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The perpetual balancing act


It’s a question that can be asked in many areas of life. What should we focus on - long-term goals that require us to hold our nerve in the volatile here and now? Or short-term targets that can yield almost-immediate success. Of course, it’s easy to answer, “long term!” But in reality, it’s not always so simple to put this pragmatism into practice. But it’s a question that many marketers are not asking enough. Or if they are, they not hearing the right answer. So say Les Binet and Peter Field, amongst others.

Once again, Binet and Field have set about analysing case studies from the IPA Databank, in order to give marketers the ammunition they need to answer these questions more confidently and accurately. The inarguable premise is that advertising should drive business effects, for example increased profitability, increased market share and so on.

Their new publication, “Media in Focus – Marketing Effectiveness in the Digital Era” was published on the 15th June 2017. A lucky few of us had a sneak preview with Binet at the IPA. Here are a few nuggets to whet your appetite.

Build your brand

First things first. Marketers are spending too much time and resource on short termism. Previous research has identified that the ideal balance of marketing investment is 60:40, in favour of brand building over activation. The new publication demonstrates that this rule still holds, even in these digitally-dominated days. We look forward to learning if and how this varies by category, something Binet tells us is coming next.

Target new customers

As feels intuitive, the authors remind us to target new customers, as well as current ones. If we only target existing customers, we only drive short-term growth. New customers bring long-term growth; effects on penetration tend to be larger than loyalty effects, and are usually accompanied by them anyway.

Use paid media

Of course, we would say that! But we have evidence to prove it. Growth of share of market from paid media was 2.6% on average, compared to only 0.9% from unpaid. The relationship between share of voice (through paid media) and business growth has actually increased over time too.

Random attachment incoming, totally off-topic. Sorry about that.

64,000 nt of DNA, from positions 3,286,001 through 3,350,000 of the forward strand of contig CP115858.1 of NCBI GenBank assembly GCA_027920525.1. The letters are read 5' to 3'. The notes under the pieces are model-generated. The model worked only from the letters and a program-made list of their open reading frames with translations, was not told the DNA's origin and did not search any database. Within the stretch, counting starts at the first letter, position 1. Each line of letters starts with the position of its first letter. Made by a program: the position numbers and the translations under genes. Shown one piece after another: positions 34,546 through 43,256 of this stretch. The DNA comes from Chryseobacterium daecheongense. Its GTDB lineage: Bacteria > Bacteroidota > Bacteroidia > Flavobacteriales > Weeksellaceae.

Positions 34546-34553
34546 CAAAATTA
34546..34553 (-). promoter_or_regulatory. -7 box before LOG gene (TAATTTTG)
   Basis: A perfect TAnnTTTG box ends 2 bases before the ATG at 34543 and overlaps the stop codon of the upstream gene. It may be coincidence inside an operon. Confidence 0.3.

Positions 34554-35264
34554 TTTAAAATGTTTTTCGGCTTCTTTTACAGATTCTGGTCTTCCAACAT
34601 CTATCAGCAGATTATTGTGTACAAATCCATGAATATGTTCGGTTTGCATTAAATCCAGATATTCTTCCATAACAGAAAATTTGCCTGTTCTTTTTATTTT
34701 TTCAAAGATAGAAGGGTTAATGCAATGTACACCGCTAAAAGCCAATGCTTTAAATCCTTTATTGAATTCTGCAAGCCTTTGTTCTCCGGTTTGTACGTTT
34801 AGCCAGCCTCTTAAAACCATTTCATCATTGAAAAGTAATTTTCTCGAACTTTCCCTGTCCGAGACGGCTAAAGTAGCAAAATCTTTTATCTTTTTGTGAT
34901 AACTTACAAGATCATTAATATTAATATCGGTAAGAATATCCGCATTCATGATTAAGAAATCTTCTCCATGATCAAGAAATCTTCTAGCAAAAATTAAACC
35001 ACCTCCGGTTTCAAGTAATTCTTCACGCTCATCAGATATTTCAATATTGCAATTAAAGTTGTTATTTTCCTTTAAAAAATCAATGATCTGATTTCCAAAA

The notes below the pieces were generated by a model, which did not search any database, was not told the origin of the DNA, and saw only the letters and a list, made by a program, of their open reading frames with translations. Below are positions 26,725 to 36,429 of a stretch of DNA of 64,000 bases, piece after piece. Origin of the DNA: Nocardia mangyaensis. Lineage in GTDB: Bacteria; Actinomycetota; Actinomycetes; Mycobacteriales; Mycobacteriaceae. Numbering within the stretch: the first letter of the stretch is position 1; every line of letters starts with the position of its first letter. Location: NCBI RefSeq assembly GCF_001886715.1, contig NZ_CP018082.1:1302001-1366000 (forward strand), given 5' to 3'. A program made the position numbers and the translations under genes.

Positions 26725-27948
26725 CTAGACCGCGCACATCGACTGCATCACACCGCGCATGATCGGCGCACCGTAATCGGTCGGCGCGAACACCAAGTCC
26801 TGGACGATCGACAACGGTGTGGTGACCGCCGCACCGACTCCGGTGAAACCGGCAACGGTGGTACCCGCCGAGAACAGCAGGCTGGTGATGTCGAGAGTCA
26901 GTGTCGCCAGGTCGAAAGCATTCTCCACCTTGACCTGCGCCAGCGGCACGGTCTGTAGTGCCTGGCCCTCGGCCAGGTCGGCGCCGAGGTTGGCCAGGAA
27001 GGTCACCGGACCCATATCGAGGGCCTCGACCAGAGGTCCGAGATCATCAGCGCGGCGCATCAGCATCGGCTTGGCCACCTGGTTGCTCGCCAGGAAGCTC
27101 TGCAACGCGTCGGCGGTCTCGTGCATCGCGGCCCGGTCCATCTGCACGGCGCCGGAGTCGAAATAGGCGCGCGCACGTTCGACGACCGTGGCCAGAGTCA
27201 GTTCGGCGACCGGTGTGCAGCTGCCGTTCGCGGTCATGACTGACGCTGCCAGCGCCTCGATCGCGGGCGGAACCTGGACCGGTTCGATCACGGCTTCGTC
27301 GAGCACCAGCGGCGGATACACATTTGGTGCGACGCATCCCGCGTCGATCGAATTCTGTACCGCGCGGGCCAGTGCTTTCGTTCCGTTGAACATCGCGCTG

Earned media is twice as likely to have very large business effects (VLBE) as owned media (26% of case studies demonstrating these effects, compared to 13%), but paid and owned are needed to generate earned, and therefore to generate these effects.

Use video

Video – whether it’s TV or online – is best for brand building. Both in terms of generating the largest number of VLBE, and in growth of share of market. Case studies using online video were responsible for three times the number of VLBE as case studies using other online formats. Paid video is more effective than free.

Don’t rely on ROI

Return on (marketing) investment measures efficiency, not effectiveness. It measures the gradient of the curve of our sales: investment chart. The area beneath the curve is our profit.

If we solely focus on ROI, we only go after the easy opportunities, missing those that may be costlier, but that are still profitable. Don’t rely on ROI to drive profitability. It correlates more strongly with activation campaigns and short-term growth.

 

For more information, you’ll have to fork out for the full publication. Consider it an investment in your long-term business growth. Check it out here - http://www.ipa.co.uk/media-in-focus-book